LED lights from an Australian medical marijuana farm turn the night sky pink

LED lights from an Australian medical marijuana farm turn the night sky pink
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An eerie pink glow lit up the sky over the Australian town of Mildura on Wednesday night, leaving residents wondering if they were witnessing an alien invasion, a stray northern lights, or some kind of solar flare.

Local resident Tammy Szumowski and her family thought the world might be coming to an end. “I was like ‘what the hell is that?’ It’s very strange, this huge pink light in the sky,” she said. “I’m trying not to freak out because I have my girls in the car.”

Others searched for an explanation.

“I was driving home and it was dark, and I noticed a very unusual and quite large pink glow,” said Anne Webster, a lawmaker representing the area in the Australian Parliament. “I thought that is very strange. My first thought was that there has to be a logical reason for this.”

In fact, the glow came from a medical cannabis facility on the outskirts of Mildura which inadvertently revealed its previously undisclosed location while testing the LED lights, reflecting off the cloudy night sky to create a spooky, supernatural scene. that scared and delighted the city of 56,000.

As the facility’s security investigation kept an eye on the source of the hot pink light, they realized it was drawing attention around Mildura, which is about 340 miles northwest of Melbourne.

“He went out at night and noticed a glow and noticed some vehicles stopping to see where it was coming from,” Peter Crock, CEO of Cann Group, the cannabis research and production company behind the facility. saying the Australian Broadcasting Corporation.

The company often uses blackout curtains to hide the red-spectrum LED lights used to stimulate plant growth. But on Wednesday the curtains were left open for a while, sending out a Bat-Signal that was visible miles away from the facility, located in the southeastern state of Victoria.

In 2016, Australia legalized the cultivation, research and manufacture of medical marijuana. Currently, some 70,000 Australians turn to medical marijuana for relief, generating an estimated $160 million in revenue in 2021. according to to Fresh Leaf Analytics, a cannabis market research company. Australians use medical marijuana primarily for pain, anxiety and sleep problems, 2022 study finds to study published in the journal Frontiers of Pharmacology.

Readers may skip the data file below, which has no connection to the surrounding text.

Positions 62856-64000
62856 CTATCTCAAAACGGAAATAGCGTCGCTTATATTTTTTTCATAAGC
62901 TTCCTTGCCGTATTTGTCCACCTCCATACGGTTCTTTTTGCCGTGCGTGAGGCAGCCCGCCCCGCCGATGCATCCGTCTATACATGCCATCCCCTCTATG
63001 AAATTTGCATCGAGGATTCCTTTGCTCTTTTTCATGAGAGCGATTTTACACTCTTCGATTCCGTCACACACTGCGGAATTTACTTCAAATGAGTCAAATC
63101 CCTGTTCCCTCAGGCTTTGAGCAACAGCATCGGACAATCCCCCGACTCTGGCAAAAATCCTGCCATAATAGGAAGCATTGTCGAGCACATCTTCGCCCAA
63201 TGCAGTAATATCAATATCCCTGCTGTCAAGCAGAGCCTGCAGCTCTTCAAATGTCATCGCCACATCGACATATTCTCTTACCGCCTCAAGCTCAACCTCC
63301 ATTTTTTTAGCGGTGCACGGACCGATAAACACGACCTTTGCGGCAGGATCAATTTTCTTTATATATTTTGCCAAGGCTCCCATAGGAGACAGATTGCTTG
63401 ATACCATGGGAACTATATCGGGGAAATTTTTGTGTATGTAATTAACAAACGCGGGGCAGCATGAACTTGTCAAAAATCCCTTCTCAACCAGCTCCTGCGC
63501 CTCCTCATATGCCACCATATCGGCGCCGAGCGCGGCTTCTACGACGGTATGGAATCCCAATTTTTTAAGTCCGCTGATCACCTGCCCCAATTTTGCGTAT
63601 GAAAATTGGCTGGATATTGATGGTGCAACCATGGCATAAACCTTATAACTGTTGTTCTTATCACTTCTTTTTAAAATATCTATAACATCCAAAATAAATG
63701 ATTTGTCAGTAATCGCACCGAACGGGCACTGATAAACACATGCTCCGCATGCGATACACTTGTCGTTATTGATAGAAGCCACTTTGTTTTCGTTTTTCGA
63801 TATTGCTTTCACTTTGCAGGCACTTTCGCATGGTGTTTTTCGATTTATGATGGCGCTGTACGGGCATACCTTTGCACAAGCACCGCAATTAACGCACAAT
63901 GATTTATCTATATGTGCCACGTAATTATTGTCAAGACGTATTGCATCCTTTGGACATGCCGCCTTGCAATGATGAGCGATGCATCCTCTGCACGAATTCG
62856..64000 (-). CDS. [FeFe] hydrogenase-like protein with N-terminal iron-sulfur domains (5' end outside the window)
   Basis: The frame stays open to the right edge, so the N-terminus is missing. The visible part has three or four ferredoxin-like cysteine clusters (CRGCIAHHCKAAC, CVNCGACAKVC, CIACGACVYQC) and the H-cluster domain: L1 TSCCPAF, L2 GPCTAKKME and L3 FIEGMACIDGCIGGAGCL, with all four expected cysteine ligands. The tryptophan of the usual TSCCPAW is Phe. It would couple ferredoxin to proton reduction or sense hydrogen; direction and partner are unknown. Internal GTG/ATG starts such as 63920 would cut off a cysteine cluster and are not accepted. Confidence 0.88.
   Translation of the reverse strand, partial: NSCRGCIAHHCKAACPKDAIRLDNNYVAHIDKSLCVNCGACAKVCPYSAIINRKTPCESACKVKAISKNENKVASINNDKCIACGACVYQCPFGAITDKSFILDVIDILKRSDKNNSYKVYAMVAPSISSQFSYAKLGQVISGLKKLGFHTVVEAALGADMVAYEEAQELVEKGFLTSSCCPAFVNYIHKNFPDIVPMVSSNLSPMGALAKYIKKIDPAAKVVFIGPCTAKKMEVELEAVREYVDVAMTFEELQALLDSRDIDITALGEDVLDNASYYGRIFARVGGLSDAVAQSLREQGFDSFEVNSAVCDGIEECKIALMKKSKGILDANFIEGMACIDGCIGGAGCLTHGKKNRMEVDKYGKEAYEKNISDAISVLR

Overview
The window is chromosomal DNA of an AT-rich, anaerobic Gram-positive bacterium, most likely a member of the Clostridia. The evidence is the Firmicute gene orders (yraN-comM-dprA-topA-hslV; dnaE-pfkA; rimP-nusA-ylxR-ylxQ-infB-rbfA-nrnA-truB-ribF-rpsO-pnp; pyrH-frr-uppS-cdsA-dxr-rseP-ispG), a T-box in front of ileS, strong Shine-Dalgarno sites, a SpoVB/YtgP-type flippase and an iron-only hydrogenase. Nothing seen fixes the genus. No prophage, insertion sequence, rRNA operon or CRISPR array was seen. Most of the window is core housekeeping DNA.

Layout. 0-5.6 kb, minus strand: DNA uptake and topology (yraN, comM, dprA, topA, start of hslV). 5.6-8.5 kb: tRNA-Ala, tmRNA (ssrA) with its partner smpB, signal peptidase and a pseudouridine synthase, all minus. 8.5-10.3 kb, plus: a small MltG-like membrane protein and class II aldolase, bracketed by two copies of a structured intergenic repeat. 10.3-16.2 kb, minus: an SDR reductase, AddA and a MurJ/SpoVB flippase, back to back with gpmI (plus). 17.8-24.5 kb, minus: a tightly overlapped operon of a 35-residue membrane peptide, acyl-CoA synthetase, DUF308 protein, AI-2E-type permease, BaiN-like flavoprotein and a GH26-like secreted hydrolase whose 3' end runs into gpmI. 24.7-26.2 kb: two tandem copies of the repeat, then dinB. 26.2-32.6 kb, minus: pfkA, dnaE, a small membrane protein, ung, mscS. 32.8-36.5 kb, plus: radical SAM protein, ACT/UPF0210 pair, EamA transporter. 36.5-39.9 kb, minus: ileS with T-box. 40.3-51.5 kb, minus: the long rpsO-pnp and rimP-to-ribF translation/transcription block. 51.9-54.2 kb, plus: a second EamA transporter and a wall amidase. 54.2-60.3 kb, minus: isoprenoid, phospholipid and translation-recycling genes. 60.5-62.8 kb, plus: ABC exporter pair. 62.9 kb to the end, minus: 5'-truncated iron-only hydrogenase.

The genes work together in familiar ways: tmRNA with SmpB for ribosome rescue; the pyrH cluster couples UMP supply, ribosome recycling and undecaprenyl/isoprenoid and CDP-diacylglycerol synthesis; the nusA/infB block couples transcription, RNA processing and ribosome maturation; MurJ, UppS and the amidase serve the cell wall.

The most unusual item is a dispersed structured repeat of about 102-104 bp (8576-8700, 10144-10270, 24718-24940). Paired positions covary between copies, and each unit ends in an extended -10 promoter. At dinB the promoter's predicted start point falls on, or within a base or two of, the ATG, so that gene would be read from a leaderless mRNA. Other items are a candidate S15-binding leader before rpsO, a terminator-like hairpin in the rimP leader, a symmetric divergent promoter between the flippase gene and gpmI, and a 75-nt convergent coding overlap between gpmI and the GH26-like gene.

Prescriptions have skyrocketed in the past two years, which the study attributed in part to the “mental health burden” of Australia’s coronavirus containment restrictions. The country imposed one of the strictest lockdowns in the world before vaccinating 95 percent of its adult population.

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Cann Group was Australia’s first licensed company to conduct cannabis research. It received a $1.4 million grant from the Victorian state government, part of which was used to develop a commercial medical cannabis facility at a location not revealed until this week’s lighting incident. The Mildura plant, which was built on the site of a former juice factory, harvested its first batch earlier this month.

Mildura is known as a major grape producer, supplying wineries throughout the region. But his foray into cannabis production is new.

“It’s providing jobs, and this is just the tip of the iceberg because it has a great growth future,” said Webster, the lawmaker, who toured the Cann facility.

“We’ve resumed normal broadcasting, but it definitely got everyone’s attention in the meantime,” Crock, Cann’s chief executive, said of Wednesday’s incident. “Any publicity is good publicity.”

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